Author Topic: Tax  (Read 100665 times)

Bundu

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Re: Tax
« Reply #15 on: July 01, 2013, 07:17:29 pm »
that email is genuine Orca

If it affected me, I would however still calculate my own tax and if SARS owes me, I would still submit a return
Last Edit: Tomorrow at 06:13:55 PM by Bundu

Bundu

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Re: Tax.
« Reply #16 on: July 01, 2013, 07:25:55 pm »
We don,t loose 20 or 13 %, that is our part to finance the powers that be  :'(

I am comfortable being a trader and follow the various market segments, If I was an investor, i would put my my money in a fund, either unit trust or maybe satrix ind. and just sit back and relax.

But the share market is my hobby, like riding bike is to some people

the other point one can make, is that if you are against the trader option, you only have "new Money" available for opportunities that might crop up

.... and some of us have trading AND bikes as our hobbies ;) 8)
Last Edit: Tomorrow at 06:13:55 PM by Bundu

Orca

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Re: Tax
« Reply #17 on: July 01, 2013, 07:43:51 pm »
That email stated that if I earn less than R250k then I need not submit a return. The threshold is R63556.00 !!!
I don't understand and I'm only on my 2'nd beer.
I started here with nothing and still have most of it left.

Bundu

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Re: Tax
« Reply #18 on: July 01, 2013, 07:49:12 pm »
don't confuse not having to pay tax and not having to submit a return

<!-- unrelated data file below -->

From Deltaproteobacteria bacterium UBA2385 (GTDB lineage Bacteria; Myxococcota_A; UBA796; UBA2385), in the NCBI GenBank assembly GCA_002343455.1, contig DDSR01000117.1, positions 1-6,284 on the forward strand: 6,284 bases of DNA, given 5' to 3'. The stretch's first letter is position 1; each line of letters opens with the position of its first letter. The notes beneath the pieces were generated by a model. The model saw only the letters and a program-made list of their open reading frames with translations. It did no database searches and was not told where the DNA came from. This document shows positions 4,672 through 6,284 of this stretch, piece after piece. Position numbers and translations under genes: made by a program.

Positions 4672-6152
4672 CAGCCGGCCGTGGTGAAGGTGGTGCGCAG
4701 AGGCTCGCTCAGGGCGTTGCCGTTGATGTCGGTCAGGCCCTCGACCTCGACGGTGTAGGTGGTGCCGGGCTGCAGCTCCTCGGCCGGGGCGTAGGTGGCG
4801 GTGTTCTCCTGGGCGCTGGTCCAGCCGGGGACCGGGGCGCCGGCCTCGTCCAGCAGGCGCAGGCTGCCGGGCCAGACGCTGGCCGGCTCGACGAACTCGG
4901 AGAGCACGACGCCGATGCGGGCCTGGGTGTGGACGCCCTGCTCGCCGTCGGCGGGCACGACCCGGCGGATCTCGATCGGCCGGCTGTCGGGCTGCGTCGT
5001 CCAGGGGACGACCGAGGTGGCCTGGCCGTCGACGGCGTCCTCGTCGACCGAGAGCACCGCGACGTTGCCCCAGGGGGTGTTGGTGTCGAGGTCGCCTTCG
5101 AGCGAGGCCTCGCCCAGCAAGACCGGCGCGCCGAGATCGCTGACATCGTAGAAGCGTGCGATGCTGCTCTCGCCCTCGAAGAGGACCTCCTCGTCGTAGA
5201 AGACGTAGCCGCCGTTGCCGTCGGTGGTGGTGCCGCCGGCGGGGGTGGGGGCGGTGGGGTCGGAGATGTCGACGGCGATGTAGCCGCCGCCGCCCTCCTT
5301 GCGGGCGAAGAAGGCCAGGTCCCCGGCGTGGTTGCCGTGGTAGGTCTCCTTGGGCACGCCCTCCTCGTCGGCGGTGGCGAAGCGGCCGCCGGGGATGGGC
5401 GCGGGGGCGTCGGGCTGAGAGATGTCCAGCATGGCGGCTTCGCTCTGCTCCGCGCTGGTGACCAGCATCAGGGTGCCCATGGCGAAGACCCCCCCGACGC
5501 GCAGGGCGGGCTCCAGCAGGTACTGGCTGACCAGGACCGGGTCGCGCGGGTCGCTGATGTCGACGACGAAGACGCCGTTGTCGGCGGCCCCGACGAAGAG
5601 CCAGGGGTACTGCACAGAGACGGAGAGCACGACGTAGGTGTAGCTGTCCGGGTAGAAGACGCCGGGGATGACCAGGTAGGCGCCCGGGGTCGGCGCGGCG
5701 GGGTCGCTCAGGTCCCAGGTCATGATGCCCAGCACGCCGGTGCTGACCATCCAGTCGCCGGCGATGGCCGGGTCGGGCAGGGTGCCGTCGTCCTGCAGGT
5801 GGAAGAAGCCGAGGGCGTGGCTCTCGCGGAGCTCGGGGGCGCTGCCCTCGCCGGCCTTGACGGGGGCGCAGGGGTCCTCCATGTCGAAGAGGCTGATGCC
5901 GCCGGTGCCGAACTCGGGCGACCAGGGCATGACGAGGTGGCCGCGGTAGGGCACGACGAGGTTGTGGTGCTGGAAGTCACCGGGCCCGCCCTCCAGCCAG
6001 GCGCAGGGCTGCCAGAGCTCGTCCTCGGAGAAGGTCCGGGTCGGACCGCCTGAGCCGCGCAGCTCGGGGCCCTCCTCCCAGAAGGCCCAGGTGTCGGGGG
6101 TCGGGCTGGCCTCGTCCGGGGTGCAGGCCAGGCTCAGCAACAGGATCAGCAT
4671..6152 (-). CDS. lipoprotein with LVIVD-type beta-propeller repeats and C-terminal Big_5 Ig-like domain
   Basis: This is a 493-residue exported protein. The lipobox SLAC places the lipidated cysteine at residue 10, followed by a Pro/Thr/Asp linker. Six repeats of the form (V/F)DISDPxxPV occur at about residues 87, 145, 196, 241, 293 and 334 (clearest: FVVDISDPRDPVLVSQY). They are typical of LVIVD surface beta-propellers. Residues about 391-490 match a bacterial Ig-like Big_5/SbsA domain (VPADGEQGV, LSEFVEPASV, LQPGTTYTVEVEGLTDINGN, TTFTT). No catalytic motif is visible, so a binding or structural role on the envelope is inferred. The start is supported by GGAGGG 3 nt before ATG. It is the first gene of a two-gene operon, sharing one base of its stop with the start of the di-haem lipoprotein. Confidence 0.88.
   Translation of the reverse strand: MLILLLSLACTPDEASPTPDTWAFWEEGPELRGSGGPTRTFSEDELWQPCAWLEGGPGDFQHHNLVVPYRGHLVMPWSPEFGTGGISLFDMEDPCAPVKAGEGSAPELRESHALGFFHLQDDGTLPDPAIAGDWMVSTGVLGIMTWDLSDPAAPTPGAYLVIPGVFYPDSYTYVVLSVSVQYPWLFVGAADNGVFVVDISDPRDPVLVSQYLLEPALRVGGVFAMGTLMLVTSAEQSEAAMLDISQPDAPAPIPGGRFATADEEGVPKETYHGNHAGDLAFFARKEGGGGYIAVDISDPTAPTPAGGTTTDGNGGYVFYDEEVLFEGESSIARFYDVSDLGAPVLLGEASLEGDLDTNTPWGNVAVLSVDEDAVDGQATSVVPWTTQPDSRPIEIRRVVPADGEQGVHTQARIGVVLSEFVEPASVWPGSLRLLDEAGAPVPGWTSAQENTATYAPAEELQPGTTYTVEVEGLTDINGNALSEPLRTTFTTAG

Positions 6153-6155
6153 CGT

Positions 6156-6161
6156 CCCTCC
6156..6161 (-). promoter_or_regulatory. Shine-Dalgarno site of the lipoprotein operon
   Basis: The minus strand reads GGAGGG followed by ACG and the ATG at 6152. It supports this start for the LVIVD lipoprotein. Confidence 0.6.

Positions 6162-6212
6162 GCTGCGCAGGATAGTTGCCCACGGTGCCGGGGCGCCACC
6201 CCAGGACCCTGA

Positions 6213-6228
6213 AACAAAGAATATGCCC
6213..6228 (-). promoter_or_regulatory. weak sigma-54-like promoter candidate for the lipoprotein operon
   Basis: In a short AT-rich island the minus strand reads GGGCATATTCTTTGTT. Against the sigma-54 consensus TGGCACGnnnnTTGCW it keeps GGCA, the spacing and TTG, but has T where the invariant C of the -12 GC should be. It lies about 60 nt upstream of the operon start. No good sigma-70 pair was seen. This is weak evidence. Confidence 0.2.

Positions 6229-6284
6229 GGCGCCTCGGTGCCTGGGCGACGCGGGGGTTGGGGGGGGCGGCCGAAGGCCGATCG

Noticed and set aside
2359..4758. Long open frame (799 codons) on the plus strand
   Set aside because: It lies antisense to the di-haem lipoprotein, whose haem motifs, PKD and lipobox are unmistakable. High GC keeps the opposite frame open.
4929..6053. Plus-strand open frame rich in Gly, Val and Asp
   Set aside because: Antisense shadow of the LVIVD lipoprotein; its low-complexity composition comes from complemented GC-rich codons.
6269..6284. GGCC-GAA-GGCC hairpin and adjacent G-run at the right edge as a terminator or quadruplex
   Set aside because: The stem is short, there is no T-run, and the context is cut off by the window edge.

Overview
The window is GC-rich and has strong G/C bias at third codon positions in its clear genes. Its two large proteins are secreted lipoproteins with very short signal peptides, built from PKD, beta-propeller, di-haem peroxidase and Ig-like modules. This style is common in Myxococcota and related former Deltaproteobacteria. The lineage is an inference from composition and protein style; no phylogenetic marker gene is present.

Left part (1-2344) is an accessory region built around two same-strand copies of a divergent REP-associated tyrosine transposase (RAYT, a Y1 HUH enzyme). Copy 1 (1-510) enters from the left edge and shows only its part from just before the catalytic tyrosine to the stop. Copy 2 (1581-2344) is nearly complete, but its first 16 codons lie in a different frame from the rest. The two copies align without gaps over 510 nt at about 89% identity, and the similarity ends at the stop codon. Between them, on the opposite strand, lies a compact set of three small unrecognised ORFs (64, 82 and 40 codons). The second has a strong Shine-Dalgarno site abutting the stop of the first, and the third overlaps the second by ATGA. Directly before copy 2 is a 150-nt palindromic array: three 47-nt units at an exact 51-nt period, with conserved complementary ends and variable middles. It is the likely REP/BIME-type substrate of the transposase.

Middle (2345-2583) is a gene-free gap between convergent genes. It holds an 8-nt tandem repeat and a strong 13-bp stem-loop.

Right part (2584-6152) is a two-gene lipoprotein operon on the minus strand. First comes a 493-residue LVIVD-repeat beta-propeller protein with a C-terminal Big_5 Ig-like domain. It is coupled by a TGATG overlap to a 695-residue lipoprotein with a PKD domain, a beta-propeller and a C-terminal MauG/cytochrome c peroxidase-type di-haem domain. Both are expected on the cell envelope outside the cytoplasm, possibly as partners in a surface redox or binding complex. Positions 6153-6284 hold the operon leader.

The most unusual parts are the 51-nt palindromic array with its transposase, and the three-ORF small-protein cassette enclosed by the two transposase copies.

it simply means that SARS feels your employer has probably deducted enough tax already and they would rather focus on the higher earners
Last Edit: Tomorrow at 06:13:55 PM by Bundu

Moonraker

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Re: Tax
« Reply #19 on: July 01, 2013, 08:27:04 pm »
That email stated that if I earn less than R250k then I need not submit a return. The threshold is R63556.00 !!!
I don't understand and I'm only on my 2'nd beer.
No such luck Orca,
Quote
Piet Nel, project director for tax at the South African Institute of Chartered Accountants (Saica), explains that these requirements include that an individual may only earn salary income from one employer. In principle they would only have one IRP5 (a tax certificate from his or her employer), he says.

Additionally, the person may not earn other taxable interest or rental income and is also not entitled to any tax allowances for medical contributions, retirement annuities or business travel expenses.

The government Gazette confirmed that individuals who do earn interest, but would be exempt from paying tax on it because the tax is less than the annual interest tax exemptions (R22 800 for individuals under 65 and R33 000 for persons 65 years and older), would not need to submit a return based on this income alone, he says.

(Gird your loins and grease your skids, tax season is upon us)   :wall:

jaDEB

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Re: Tax
« Reply #20 on: July 02, 2013, 08:49:35 am »
I was audited last year, expect it again this year.  :wall:  :wtf: ???

jaDEB

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gcr

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Re: Tax
« Reply #21 on: July 02, 2013, 09:38:43 am »
You need to be careful regarding the above - this ruling relates to employees and only one employer. If you are a provisional tax payer (if you receive a pension then you are automatically a provisional taxpayer) then this ruling doesn't apply. I have been trying to get Manual/Gordhan to change the way pensions are treated - invariably one normally receives a pension from one pension fund so why the difference in treatment of the employee/pensioner. SARS I am afraid are quite useless and extremely unfair in the way pensioners are treated - if you have some wealth they tax you more viciously than any other tax paying segment. If one looks at the range of taxes you pay it is quite daunting and does nothing encourage people to save in any shape or form, and don't be late or neglect to include any portion of your wealth as the penalties are quite steep.